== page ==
So­cial Jus­tice and Ethics

The ex­ploita­tion and slaugh­ter of an­i­mals is seen by many as a model and im­pe­tus for the op­pres­sion that peo­ple in­flict on each other.

Southasia - - Special Feature - By Anees Jil­lani

Pak­istan has few ad­vo­cates for an­i­mal rights and even fewer an­i­mal rights ac­tivists. And re­gard­less of their num­ber, most of them are fe­males. One won­ders if this is a co­in­ci­dence; or is it be­cause women by na­ture are kind-hearted while the men are cruel and born hunters of an­i­mals. The move­ment for an­i­mal rights is so novel in Pak­istan that few would re­gard it as an ef­fem­i­nate phe­nom­e­non but this is how many re­gard it in other parts of the world.

Pak­istan is a poor coun­try where two-thirds of the pop­u­lace makes less than two dol­lars a day. Re­sul­tantly, few can af­ford to eat qual­ity food and thus al­most all the poor end up be­ing veg­e­tar­i­ans not by choice but by de­fault; the meat is ex­pen­sive and nowa­days even the mid­dle class is heard com­plain­ing about the high cost of meat.

This acute poverty, cou­pled with the pa­tri­ar­chal na­ture of the so­ci­ety, re­sults in the women sel­dom get­ting to eat meat. The men prob­a­bly never ask the women folk at home to serve them the best por­tions of the food and meat, but the women at the ex­pense of their own nu­tri­tional re­quire­ments, pos­si­bly by sheer cus­tom, en­gage in such self-de­pri­va­tion be­hav­ior. The end re­sult is poor health of the girl child and a dis­torted male to fe­male child ra­tio; only 47% of the pop­u­lace con­sists of fe­males when this ra­tio is higher in most other coun­tries.

Why do the women de­prive them­selves of the meat por­tion in fa­vor of the men? Most will say that meat is nu­tri­tional and women thus con­sider the men en­ti­tled to it as they do the hard me­nial work out­side the home. But all men do not un­der­take me­nial work and the phe­nom­e­non is al­most uni­ver­sal.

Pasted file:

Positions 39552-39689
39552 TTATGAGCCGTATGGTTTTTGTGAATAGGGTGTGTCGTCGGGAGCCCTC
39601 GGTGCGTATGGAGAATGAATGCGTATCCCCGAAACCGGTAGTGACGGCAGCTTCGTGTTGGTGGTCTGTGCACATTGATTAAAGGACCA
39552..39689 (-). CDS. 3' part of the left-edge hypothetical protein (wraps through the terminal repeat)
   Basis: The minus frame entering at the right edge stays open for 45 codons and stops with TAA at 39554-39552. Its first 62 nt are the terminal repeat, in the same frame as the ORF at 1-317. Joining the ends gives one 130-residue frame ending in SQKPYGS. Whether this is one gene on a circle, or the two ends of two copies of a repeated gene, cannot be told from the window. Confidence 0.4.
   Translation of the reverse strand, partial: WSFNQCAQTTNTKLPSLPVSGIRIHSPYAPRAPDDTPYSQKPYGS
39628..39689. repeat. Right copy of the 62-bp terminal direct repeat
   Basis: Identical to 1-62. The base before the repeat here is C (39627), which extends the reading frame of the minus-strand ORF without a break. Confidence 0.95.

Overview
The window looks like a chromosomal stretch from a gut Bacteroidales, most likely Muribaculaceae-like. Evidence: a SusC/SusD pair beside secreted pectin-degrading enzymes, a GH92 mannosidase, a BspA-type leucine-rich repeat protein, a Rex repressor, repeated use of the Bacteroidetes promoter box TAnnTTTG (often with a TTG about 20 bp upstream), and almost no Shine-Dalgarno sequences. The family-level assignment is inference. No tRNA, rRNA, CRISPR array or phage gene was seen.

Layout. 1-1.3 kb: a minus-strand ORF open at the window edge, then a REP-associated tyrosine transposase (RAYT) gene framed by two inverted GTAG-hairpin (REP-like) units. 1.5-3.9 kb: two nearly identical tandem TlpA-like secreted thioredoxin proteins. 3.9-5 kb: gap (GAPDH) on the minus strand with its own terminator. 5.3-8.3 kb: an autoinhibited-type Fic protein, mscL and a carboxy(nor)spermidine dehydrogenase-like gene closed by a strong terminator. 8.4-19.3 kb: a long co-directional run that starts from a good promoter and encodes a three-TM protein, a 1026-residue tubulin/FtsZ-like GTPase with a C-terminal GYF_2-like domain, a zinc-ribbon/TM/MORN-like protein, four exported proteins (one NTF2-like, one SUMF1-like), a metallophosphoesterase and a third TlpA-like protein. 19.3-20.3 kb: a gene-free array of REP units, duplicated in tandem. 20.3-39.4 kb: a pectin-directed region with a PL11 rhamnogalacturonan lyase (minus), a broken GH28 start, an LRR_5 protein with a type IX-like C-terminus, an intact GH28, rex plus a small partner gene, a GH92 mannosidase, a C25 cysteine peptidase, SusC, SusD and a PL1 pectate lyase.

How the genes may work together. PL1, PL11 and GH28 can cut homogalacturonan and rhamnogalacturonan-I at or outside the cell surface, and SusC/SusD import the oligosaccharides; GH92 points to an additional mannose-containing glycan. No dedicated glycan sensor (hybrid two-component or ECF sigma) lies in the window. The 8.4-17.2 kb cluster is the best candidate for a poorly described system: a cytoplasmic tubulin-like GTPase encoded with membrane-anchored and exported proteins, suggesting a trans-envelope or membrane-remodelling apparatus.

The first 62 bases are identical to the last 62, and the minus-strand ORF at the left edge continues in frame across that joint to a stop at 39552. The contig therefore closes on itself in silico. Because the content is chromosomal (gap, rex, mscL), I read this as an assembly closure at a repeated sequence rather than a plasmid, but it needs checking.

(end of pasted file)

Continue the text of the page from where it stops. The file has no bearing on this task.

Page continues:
The other plau­si­ble ex­pla­na­tion is that eat­ing meat is as­so­ci­ated with power; peo­ple with power al­ways eat meat. Men have power and eat­ing meat, be­ing con­sid­ered a mas­cu­line food, thus be­comes their exclusive pre­rog­a­tive. Women, treated as sec­ond class cit­i­zens, thus eat what is con­sid­ered sec­ond-class food.

The ques­tion is as to why meat is as­so­ci­ated with the males and power. Meat in­volves killing of an­i­mals and thus sym­bol­izes the pa­tri­ar­chal con­trol of an­i­mals. The op­pres­sion of an­i­mals can be com­pared with the op­pres­sion of women or for that mat­ter of other races, as hap­pened in the case of blacks un­der slav­ery.

Most of us be­lieve that ob­jec­ti­fi­ca­tion of other be­ings is a nec­es­sary part of life, be it an­i­mals, women, races or the lower classes. It is for this rea­son many ar­gue that fight­ing for an­i­mal rights to­day con­fronts the same forces of tra­di­tions that once the past fights against racism and sex­ism did. There is a def­i­nite con­nec­tion be­tween the mis­treat­ment of an­i­mals and the mis­treat­ment of peo­ple.

The ex­ploita­tion and slaugh­ter of an­i­mals is seen by many as a model

Photo by the writer

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